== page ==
Groundwater is a resource vulnerable to over‐exploitation. While depletion of surface water is seen easily with the public eye, groundwater depletion is invisible. Water managers need tools to understand the health of aquifers and to make evidence‐based decisions.
One such tool for monitoring groundwater is the BC Observation Well Network operated by the BC Ministry of Environment. This network supports management, protection and sustainability of our groundwater resource and associated ecosystems in British Columbia.
- Long-term trends in groundwater levels in BC (click to explore interactive charts on Environmental Reporting BC)
A major review of the BC Observation Well Network was completed in 2009 to identify gaps in the monitoring network. Another Okanagan specific survey of groundwater resources was conducted as part of the Okanagan Water Supply and Demand Study: Phase Two.
These two reports were summarized by BC Ministry of Environment staff and it was recommended:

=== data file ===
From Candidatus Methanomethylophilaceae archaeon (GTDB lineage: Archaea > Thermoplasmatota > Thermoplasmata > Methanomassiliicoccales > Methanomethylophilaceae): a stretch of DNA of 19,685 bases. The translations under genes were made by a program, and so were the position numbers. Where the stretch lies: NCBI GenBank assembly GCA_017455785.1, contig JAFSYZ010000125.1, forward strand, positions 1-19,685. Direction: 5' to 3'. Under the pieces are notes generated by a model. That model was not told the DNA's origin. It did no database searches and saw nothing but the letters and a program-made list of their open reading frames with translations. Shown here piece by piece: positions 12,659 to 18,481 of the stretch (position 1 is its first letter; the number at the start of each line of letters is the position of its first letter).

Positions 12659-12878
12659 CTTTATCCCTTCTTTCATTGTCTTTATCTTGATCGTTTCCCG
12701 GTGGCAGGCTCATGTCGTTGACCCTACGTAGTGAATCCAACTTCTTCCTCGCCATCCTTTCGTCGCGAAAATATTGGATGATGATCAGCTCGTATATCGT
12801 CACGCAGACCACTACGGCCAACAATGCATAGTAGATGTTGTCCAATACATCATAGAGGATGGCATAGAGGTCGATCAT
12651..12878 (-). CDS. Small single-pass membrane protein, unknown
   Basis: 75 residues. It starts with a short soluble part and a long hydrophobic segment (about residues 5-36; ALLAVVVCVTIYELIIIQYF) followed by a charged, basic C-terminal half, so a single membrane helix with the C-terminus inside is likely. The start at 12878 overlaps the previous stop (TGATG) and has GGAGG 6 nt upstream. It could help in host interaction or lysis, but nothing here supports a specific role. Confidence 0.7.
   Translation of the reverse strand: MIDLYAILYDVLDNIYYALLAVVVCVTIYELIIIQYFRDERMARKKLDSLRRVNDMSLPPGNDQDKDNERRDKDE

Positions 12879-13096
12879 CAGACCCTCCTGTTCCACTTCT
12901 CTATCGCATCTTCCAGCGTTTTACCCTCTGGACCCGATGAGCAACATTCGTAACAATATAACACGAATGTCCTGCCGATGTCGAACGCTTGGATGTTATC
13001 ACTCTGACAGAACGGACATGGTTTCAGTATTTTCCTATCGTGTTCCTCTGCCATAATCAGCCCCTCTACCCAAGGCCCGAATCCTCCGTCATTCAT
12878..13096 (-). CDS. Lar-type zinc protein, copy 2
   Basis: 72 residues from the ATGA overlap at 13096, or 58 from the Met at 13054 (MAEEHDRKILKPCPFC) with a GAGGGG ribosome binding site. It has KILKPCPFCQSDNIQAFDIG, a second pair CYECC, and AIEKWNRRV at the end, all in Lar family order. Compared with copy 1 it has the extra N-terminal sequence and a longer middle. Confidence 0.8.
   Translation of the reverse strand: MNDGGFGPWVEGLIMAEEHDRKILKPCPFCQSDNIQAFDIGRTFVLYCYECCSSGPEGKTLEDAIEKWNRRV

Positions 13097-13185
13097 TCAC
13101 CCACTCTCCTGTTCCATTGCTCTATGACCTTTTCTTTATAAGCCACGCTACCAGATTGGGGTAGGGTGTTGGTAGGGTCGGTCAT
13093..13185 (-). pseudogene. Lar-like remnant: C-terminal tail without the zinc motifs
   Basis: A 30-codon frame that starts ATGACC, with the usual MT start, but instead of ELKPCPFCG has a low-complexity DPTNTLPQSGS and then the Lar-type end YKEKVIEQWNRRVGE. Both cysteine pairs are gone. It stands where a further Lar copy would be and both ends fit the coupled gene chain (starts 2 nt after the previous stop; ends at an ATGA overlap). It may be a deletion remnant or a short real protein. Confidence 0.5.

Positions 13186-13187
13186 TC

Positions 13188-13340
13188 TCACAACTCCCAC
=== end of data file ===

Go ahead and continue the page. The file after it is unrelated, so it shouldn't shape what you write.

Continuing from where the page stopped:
That expansion of the network be targeted to those [identified] priority aquifers in the next 3 years where it is anticipated that observation well data will be needed to support water management decision making and local water services planning.
This became the foundation on which the Okanagan Groundwater Monitoring Project was established. The project is a collaborative effort involving local, federal and provincial governments.
The Okanagan Groundwater Monitoring Project is managed by the OBWB, which acts as a funding partner. Additional local funding is provided by individual municipalities and regional districts for wells within their jurisdictions.
The Province of BC, through the Ministry of Environment and the Ministry of Forests, Lands and Natural Resources Operations, contributes major in‐kind support by providing hydrogeological expertise, providing access to Crown lands for well‐siting, equipping observation wells and maintaining the on‐going remote monitoring programs.
The Government of Canada participates as a major funding partner, through Agriculture and Agri‐Food Canada (AAFC), and with in‐kind support through core‐logging by Environment Canada.